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3 Can’t-Miss Application Tips for International Students

This post is from a student, parent, or professional contributor. The opinions expressed by the author are their own and do not necessarily reflect the positions, viewpoints, or policies of Niche.

Applying to college can be daunting for nearly any incoming freshman. But for international students looking to come to the U.S. for a college education, the task can come with additional challenges.

Niche Ambassador Diana Vicezar gives her own advice on how to apply to college in the United States. 

  1. Start applying as soon as you can. Diana chose to take a gap year (a year off after graduating from high school) and used it to start the application process, ultimately applying to and being accepted at Pitzer College. While the year off worked for her, she does recommend students start the college search process in their junior or senior years in high school to allow more time for learning and being comfortable with the application process.
  2. Learn as much as you can about the admissions to U.S. schools. Depending on a student’s home country’s higher education system and his or her own English literacy levels, the process may be more difficult to understand or vary wildly from that of his or her native country. To start:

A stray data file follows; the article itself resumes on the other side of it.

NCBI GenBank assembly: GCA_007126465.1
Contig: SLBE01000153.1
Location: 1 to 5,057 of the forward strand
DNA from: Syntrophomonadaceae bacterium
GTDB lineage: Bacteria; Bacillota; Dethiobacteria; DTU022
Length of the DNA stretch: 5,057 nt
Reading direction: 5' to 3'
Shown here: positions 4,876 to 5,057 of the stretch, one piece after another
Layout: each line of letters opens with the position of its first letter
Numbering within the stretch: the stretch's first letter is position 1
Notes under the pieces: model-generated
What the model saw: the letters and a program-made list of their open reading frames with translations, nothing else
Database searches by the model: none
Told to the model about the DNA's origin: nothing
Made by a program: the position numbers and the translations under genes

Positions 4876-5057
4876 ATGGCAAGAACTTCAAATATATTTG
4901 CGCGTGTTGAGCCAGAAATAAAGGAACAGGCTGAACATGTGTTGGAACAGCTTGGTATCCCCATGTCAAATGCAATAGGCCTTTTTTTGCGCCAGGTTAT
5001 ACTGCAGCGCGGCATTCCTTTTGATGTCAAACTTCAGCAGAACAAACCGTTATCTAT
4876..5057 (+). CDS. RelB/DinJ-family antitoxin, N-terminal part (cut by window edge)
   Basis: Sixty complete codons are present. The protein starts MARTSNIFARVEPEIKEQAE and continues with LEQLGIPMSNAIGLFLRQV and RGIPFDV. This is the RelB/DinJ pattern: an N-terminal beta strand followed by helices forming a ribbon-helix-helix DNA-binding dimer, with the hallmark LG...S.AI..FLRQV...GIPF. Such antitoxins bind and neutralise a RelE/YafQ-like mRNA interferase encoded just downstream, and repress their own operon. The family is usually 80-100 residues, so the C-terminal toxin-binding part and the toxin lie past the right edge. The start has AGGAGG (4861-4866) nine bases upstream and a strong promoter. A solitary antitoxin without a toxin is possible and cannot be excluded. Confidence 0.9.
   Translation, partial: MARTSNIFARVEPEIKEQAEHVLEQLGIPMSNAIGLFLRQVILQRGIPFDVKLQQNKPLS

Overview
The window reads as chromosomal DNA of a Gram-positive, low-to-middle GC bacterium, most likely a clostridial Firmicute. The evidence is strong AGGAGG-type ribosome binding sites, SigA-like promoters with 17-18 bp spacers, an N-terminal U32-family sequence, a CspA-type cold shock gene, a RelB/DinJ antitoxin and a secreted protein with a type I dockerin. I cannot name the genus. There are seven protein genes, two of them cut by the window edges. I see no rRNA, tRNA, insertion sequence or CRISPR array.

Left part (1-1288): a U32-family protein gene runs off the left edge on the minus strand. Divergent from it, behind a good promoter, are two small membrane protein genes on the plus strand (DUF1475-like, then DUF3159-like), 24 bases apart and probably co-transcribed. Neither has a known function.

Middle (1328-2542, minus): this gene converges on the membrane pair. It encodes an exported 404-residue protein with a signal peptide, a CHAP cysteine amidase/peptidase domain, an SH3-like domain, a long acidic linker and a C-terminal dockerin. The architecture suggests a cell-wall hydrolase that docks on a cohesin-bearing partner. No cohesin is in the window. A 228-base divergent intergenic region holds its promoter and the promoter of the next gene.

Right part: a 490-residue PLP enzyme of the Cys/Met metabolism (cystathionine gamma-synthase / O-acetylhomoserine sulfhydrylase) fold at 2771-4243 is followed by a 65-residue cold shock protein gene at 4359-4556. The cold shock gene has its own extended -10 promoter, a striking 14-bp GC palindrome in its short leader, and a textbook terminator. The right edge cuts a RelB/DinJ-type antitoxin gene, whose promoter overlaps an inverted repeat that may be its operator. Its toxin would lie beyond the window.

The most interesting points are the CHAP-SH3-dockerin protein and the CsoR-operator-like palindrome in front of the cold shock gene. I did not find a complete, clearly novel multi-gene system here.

• Know the difference among all the admission deadlines. Early decision, early action or regular decision? They can greatly affect the timing of when an international student should apply. 
    • Learn about major and minor choices. Diana admits she wasn’t familiar with these designations, though it’s common knowledge to many incoming students in the States. Need some ideas? Try browsing our list of most popular college majors.
    • Decide how to apply to each college. Avenues include independently or through the Common App or Coalition App. Check out our five favorite options for applying to more than one college at a time.
    • Understand whether colleges in your search require achievement test scores. Test scores used to be required among most U.S. colleges. Now, not so much. Learn which schools want them and the differences between the test themselves.
    • Choose your preferred method of recording your English literacy.  Options include the TOEFL (Test of English as a Foreign Language), IELTS (International English Language Testing System) Academic and Duolingo tests.
  3. Learn how you’re going to pay for college. You can explore any combination of personal funds, merit- and need-based scholarships, grants and loans.

Looking for more advice from Diana or our other ambassadors? Follow us @nichesocial.

Author: Abby Proch

Abby Proch is an award-winning writer and editor whose experiences range from news reporting at a rural community newspaper to teaching online college English courses to copywriting for a major sporting goods retailer. Abby takes pride in her yinzer roots but knows how to turn on the fancy talk, too. When she's not obsessively writing and rewriting to find the perfect turn of phrase, she's caring for her kiddos while sipping her (often cold) coffee.